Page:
The four women had fallen in love…with Christ and with the poor. And because of that love, they were able to give of themselves, totally and without reservation.

St. Anselm longed to see God. He fervently prayed: “I seek your face; your face Lord, I desire.” I think the four women had learned, through love, to see the face of Christ in the face of the poor. This was the great grace they received. It is the grace for which I pray. Whenever you see someone suffering, you are looking at Christ.

The prophet Jeremiah proclaimed: “I know well the plans I have in mind for you, says the Lord, plans for your welfare, not for woe, plans to give you a future of hope. When you look for me, you will find me: when you seek me with all your heart.” In the poor, Maura, Ita, Dorothy and Jean experienced the Presence of God…and they knew fear no longer. In liberating others, they had liberated themselves. In their death, they came to know the fullness of life.

Love often takes us by surprise, a surprise that is expressed by the notion of falling in love. When we fall, we lose control. When we fall in love, whether with God or another, we become vulnerable and lose our sense of separateness. In love, we fall into wonder and awareness, joy and anguish. We all want love, but we also fear the cost of love, the price of being awake to a deeper reality. Love takes work. Love is not a commodity whose cost can be measured. Many ignore the bliss of love in order to avoid the pain of love, preferring the false safety of their own finely crafted inner world of isolation. But the heart longs for what the heart longs for: love…no matter the cost, no matter the hurt. We were made by Love and for love. Slowly, the distinction between the Beloved and the lover dissolves and Presence becomes communion. In Love, the poor are my brothers and sisters, along with all of creation. In Love we know the fullness of life which transcends even our physical death.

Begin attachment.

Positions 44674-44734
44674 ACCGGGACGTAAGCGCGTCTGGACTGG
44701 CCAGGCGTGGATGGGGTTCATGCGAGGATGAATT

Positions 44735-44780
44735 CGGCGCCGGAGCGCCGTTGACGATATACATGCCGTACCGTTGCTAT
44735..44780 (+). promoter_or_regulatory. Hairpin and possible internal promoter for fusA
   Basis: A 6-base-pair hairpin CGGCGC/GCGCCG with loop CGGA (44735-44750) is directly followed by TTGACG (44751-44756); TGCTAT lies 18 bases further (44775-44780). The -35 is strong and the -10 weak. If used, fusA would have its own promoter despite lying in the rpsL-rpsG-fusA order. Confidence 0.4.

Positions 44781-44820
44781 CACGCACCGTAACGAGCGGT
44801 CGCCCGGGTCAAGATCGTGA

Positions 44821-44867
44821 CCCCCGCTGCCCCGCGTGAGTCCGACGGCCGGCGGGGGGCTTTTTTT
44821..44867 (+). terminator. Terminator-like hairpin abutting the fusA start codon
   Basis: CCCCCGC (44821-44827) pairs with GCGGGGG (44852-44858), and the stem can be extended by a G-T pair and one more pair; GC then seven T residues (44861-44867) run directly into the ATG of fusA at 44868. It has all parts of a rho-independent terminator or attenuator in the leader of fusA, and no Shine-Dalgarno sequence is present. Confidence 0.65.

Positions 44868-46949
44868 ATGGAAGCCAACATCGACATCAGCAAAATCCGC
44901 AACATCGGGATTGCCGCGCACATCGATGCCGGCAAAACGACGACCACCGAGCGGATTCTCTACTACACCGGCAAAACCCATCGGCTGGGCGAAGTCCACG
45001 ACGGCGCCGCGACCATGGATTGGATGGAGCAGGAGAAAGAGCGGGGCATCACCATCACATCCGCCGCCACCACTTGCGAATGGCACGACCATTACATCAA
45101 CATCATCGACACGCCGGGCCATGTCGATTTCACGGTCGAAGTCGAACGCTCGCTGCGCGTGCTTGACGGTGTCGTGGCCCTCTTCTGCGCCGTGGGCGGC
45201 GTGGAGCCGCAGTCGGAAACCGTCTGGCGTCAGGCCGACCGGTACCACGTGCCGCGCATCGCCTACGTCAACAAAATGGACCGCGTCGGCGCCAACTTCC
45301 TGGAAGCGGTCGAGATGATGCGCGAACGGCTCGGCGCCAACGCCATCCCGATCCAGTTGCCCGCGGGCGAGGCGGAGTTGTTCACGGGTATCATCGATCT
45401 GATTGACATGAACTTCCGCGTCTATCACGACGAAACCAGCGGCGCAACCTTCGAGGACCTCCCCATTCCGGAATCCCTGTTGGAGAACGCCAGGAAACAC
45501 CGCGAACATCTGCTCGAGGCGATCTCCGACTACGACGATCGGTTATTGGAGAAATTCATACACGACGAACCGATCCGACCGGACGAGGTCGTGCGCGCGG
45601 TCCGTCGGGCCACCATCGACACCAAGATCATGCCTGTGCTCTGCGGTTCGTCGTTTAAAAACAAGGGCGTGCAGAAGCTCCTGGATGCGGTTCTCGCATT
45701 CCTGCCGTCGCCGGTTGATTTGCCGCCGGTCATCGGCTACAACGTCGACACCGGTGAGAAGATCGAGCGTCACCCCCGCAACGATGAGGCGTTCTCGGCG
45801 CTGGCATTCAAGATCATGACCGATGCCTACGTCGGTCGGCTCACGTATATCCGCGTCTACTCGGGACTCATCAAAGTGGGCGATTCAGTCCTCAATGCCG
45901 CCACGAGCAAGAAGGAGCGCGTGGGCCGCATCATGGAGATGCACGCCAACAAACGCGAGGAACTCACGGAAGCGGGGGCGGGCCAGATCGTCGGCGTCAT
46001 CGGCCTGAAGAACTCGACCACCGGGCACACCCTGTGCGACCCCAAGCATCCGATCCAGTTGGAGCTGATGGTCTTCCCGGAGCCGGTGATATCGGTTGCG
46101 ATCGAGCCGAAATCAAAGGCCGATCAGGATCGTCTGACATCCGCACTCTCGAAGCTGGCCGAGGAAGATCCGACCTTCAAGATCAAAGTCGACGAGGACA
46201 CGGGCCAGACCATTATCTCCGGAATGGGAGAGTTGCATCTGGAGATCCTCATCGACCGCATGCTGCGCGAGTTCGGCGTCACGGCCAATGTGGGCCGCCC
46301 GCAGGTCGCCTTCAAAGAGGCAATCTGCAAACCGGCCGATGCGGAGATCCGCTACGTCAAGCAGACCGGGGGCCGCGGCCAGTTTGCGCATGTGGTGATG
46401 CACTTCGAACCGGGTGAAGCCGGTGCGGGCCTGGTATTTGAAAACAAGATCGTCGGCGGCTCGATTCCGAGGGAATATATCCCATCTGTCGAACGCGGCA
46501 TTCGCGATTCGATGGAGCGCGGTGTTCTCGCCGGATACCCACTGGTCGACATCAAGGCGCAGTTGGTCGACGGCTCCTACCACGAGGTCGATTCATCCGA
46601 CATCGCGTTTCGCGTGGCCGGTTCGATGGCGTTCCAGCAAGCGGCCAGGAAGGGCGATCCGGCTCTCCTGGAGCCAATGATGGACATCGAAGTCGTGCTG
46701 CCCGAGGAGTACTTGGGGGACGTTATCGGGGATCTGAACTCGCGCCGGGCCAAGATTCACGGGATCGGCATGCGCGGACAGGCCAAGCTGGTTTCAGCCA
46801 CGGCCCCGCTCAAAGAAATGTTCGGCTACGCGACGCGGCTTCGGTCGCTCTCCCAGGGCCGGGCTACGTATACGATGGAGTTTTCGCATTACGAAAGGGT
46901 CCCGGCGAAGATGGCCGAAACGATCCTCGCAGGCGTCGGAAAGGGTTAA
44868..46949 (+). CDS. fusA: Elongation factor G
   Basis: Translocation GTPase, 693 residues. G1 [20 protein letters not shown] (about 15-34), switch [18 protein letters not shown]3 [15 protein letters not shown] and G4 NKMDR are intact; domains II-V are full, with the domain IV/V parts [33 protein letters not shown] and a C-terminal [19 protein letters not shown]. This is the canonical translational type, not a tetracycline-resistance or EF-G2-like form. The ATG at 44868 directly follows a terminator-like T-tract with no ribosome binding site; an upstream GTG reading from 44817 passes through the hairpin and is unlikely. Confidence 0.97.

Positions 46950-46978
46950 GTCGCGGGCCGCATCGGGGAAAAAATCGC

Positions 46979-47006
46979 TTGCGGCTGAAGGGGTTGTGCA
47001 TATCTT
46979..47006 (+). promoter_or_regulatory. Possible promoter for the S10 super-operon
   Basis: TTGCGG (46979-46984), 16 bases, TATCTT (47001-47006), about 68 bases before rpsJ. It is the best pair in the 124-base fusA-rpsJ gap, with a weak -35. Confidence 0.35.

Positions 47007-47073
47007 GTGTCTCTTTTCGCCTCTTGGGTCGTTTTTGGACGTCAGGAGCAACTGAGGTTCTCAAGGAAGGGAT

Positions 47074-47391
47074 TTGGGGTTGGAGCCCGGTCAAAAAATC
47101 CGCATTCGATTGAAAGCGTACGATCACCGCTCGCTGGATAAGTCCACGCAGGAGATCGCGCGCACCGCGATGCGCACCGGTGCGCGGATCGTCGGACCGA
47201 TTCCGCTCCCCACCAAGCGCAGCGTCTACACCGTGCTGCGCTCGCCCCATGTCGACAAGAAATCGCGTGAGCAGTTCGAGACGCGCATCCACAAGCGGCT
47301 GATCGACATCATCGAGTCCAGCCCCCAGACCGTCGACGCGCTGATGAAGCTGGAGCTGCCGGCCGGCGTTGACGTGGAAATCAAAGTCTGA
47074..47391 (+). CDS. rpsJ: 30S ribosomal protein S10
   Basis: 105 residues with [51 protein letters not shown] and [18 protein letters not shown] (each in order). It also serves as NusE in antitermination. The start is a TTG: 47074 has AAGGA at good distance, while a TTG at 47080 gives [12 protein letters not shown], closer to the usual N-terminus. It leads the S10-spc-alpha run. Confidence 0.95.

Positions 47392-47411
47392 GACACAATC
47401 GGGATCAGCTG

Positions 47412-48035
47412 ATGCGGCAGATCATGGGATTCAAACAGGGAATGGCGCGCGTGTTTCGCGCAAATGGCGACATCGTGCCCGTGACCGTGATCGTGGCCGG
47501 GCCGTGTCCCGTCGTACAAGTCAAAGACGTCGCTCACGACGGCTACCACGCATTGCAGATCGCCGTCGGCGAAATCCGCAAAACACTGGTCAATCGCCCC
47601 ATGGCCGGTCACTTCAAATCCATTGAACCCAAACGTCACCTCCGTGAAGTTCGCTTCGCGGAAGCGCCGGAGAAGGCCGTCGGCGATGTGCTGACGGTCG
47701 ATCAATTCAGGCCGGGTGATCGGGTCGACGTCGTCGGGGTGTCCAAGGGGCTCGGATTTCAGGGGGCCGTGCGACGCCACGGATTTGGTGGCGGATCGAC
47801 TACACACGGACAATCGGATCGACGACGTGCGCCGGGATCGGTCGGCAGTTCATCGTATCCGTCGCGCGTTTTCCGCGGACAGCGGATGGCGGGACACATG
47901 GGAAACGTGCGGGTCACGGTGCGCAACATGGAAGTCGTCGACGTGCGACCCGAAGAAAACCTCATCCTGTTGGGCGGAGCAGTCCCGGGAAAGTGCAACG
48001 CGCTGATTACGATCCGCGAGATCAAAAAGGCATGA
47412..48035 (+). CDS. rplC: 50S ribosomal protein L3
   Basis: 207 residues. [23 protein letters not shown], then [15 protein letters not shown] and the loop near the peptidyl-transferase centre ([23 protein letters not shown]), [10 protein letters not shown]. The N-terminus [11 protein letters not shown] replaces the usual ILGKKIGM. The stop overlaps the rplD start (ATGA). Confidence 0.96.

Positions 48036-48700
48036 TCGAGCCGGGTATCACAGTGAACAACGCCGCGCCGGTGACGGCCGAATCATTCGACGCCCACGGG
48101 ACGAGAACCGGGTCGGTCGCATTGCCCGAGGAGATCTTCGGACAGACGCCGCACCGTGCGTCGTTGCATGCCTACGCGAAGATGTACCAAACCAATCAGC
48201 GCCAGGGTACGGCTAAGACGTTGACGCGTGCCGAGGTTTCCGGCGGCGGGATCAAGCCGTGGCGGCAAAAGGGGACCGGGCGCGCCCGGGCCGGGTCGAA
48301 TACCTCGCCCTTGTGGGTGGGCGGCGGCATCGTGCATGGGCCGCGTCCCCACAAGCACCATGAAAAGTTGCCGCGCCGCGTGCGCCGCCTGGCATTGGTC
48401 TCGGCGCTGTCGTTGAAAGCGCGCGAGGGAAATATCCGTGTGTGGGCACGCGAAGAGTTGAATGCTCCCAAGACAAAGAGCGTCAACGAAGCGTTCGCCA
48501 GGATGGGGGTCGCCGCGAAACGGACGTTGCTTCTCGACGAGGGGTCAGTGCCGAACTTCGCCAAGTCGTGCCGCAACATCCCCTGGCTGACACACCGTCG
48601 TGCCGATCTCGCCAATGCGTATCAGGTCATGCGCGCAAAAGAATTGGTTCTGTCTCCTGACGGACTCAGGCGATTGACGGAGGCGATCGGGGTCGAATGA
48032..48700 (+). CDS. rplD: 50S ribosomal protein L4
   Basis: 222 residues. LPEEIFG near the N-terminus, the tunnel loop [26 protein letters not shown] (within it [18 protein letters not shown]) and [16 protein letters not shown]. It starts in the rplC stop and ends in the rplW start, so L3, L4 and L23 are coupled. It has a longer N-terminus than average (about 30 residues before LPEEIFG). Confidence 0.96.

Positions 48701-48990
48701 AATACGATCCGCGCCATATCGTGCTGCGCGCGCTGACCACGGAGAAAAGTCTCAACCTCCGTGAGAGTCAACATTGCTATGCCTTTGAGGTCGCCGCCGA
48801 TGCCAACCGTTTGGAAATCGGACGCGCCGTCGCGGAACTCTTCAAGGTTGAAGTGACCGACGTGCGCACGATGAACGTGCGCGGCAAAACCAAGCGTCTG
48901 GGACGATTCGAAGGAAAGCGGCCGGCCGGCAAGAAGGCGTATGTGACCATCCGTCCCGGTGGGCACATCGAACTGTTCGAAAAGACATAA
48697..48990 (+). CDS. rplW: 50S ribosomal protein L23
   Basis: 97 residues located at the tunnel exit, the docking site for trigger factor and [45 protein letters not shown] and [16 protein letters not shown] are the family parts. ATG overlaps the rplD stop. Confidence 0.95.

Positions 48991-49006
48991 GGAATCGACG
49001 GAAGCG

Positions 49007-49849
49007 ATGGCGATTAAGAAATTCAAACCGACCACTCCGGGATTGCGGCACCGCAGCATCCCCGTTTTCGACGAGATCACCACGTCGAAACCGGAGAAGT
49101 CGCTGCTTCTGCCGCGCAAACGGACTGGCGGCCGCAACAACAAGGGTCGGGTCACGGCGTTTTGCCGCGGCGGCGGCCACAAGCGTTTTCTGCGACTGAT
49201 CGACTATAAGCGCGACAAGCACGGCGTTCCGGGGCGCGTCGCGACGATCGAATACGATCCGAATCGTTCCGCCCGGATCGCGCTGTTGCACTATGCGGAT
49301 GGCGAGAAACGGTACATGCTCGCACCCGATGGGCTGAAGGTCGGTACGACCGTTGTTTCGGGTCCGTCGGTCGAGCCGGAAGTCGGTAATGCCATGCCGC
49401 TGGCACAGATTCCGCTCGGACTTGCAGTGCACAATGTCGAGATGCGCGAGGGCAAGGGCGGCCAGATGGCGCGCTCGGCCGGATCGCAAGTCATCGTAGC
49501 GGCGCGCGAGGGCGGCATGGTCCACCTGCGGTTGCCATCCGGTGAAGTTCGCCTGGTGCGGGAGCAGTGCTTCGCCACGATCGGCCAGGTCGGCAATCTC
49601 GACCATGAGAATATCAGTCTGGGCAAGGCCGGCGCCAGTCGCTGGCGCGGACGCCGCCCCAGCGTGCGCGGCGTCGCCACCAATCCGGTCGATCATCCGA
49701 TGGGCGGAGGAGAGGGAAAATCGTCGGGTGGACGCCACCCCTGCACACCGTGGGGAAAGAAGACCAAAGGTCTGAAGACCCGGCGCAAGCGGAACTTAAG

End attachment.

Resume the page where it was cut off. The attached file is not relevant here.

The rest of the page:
“So instead of loving what you think is peace, love other men and love God above all. And instead of hating the people you think are warmakers, hate the appetites and the disorder in your own soul, which are the causes of war. If you love peace, then hate injustice, hate tyranny, hate greed – but hate these things in yourself, not in another.”
-Thomas Merton


1 Response to “A History of Sacrifices (a memorial)”

  1. 1 squiznit December 2, 2011 at 6:36 pm

    well written and very interesting
    good post look forward to more like this